By Malinda Seneviratne –
There’s a politics of memory, which of course includes remembrance and forgetting
In December 1982 the workers of banana plantations in Columbia went on strike. They demanded written contracts, 8-hour working days, 6-day work weeks and the elimination of food coupons. It turned into the largest labor movement the country had witnessed until then.
An army regiment from Bogotá was dispatched, probably at the behest of the United Fruit Company. Machine guns were set up on rooftops. Access streets were closed. After a 5-minute warning they opened fire into a thick crowd made of workers, their wives and children who had gathered after Sunday Mass anticipating an address by the Governor. Hundreds were killed. Some estimate the number to be over 2000. What happened next is what is interesting. A survivor was said to have claimed it never happened. And doubt was raised whether or not the massacre ever took place.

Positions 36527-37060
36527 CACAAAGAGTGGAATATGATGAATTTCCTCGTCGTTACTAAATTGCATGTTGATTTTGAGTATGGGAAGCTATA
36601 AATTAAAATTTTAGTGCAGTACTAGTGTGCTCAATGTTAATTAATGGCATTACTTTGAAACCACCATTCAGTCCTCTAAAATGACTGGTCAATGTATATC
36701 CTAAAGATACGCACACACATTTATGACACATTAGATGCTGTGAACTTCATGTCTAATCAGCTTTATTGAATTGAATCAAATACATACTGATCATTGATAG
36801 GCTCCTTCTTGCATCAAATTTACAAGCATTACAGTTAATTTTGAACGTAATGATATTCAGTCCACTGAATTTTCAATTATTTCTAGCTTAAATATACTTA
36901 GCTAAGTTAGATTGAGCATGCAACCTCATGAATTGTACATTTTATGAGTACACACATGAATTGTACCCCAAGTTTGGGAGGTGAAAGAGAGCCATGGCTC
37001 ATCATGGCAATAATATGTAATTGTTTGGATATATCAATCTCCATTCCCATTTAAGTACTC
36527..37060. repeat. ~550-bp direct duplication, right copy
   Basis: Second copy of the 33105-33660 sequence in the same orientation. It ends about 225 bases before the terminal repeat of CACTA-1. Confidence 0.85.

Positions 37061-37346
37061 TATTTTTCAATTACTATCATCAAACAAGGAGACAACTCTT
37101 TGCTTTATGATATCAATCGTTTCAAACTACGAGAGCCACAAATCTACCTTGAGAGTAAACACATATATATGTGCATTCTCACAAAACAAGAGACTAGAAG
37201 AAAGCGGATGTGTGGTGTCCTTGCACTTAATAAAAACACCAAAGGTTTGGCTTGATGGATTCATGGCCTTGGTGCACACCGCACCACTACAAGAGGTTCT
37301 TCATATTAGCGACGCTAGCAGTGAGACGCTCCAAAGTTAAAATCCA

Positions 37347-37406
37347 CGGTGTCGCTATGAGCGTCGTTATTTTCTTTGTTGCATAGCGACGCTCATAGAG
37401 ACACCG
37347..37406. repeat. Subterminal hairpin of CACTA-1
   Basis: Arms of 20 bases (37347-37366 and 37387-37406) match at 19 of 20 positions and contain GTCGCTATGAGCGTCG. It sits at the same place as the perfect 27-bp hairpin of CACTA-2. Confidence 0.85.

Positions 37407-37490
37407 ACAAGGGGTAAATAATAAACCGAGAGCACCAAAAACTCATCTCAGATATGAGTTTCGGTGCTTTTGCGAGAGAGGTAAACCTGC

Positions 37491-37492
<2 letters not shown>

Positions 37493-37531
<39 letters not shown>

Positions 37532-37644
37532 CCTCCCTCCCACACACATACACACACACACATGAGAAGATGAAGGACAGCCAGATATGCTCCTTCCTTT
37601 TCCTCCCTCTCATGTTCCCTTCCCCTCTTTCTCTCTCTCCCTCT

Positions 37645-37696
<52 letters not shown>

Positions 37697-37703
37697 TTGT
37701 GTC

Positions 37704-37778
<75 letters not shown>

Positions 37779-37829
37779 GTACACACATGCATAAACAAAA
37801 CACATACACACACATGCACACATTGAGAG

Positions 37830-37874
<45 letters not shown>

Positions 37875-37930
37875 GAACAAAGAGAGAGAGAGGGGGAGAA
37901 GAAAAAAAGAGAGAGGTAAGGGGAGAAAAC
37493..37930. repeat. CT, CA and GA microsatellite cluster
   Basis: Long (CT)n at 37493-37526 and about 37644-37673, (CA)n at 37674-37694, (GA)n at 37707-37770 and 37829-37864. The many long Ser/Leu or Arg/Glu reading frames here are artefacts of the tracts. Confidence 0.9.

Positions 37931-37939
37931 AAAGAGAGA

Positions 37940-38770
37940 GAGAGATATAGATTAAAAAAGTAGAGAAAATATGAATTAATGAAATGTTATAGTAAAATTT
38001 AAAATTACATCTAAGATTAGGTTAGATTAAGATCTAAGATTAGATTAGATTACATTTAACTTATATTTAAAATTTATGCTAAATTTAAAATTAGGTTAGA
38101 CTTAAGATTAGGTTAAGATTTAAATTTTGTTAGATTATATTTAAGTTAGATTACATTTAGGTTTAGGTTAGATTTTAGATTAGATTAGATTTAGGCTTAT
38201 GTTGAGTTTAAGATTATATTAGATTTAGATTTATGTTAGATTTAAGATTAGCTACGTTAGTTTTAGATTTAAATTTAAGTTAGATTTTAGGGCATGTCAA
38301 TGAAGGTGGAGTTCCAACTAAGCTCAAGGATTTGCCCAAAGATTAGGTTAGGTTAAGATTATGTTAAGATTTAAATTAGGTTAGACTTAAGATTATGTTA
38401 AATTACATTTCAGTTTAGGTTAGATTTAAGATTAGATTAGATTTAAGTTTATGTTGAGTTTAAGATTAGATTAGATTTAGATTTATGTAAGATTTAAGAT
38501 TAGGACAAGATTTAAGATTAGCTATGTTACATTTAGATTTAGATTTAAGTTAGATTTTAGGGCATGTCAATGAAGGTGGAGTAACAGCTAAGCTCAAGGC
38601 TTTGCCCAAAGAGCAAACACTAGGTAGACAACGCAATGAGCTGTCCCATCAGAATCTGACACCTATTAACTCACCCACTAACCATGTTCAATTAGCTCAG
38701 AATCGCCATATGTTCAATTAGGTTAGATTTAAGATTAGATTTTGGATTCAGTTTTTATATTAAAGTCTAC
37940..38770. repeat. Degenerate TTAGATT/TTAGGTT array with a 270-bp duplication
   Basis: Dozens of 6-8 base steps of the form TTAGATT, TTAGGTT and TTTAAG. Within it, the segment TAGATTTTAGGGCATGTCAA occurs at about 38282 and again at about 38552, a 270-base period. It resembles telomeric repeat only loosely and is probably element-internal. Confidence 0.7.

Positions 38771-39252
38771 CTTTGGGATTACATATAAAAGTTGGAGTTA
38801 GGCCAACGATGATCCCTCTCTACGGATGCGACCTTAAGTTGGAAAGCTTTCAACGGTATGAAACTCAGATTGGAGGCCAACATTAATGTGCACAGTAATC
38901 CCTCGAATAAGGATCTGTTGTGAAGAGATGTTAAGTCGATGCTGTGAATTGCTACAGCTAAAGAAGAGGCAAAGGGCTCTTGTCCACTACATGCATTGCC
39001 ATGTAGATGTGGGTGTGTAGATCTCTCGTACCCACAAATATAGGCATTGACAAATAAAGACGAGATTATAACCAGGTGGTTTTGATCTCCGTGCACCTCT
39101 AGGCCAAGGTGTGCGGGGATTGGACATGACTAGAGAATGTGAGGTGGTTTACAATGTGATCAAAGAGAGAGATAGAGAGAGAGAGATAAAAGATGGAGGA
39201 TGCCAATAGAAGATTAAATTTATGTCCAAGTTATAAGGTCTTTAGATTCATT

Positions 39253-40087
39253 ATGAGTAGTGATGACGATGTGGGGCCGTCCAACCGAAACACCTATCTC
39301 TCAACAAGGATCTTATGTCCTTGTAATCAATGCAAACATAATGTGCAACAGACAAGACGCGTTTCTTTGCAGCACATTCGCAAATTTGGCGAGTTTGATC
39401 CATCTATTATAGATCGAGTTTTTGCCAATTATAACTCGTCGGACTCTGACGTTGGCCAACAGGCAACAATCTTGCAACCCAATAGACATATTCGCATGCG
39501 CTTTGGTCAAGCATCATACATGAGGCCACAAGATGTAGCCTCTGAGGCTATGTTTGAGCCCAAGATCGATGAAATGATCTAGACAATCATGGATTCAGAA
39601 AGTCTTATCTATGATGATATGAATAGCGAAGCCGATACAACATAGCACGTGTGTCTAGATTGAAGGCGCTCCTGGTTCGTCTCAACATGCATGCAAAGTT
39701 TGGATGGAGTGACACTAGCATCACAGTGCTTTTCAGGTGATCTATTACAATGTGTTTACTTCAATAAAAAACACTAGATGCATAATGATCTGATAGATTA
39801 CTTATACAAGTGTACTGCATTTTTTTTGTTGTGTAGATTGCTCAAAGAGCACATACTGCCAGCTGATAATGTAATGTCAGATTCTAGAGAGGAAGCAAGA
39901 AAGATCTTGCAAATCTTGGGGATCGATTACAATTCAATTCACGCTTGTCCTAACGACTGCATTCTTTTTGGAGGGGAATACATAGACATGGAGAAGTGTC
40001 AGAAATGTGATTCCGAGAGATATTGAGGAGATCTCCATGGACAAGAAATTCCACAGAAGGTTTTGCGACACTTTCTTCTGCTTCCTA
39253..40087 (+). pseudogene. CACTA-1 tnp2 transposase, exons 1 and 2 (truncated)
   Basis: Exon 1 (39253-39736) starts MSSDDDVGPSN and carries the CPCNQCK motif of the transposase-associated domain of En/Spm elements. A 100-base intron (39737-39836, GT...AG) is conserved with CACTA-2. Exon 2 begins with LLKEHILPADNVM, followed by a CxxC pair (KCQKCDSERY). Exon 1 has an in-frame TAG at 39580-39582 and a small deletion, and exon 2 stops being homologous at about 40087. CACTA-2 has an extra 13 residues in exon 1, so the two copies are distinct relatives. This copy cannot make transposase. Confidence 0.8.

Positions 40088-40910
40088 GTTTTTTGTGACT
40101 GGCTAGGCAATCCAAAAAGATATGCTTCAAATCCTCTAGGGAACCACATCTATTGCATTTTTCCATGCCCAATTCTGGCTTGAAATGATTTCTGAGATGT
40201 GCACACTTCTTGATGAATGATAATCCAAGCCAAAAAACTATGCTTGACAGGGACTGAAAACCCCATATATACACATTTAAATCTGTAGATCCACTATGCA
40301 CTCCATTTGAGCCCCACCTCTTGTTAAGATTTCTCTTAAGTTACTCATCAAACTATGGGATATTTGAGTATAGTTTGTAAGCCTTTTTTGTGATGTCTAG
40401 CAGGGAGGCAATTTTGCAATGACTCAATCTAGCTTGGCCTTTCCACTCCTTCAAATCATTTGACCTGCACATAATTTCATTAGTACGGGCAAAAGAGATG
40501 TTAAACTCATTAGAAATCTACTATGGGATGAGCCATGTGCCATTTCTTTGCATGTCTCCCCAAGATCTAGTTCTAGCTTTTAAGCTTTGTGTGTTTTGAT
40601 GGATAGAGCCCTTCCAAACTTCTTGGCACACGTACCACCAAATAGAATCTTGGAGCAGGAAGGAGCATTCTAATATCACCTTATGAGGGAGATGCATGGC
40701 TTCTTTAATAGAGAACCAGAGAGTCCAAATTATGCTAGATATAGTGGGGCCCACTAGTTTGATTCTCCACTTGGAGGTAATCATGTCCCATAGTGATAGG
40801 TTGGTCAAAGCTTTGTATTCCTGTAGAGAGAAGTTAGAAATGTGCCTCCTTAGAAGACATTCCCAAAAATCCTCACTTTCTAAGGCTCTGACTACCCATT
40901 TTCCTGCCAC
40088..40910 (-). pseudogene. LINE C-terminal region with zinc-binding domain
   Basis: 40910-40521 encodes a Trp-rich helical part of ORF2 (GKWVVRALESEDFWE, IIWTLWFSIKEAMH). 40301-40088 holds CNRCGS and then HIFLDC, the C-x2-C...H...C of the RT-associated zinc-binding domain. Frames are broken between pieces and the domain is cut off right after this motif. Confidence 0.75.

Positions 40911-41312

Gabriel Garcia Marquez reenacts the Banana Massacre in ‘One Hundred Years of Solitude’. Workers are killed in their hundreds but the final conclusion was ‘Nothing has happened in Macondo’.
History is like that. Things are taken off the chronicles. Things that never happened are scripted in. Not just in Colombia but in Sri Lanka as well. There’s a story that has been forgotten. Indeed, no one (including you) will believe it ever happened. But it must be told, just like Marquez did.
It happened in late April 2010, just before the Parliamentary Elections. Mahinda Rajapaksa was then the all-powerful Executive President of Sri Lanka. His most trusted political ally at the time was the Leader of the United National Party (UNP) and then Leader of the Opposition Ranil Wickremesinghe. Mahinda connived with Ranil to secure a decisive victory for the United People’s Freedom Alliance (UPFA). It was a simple but effective plan.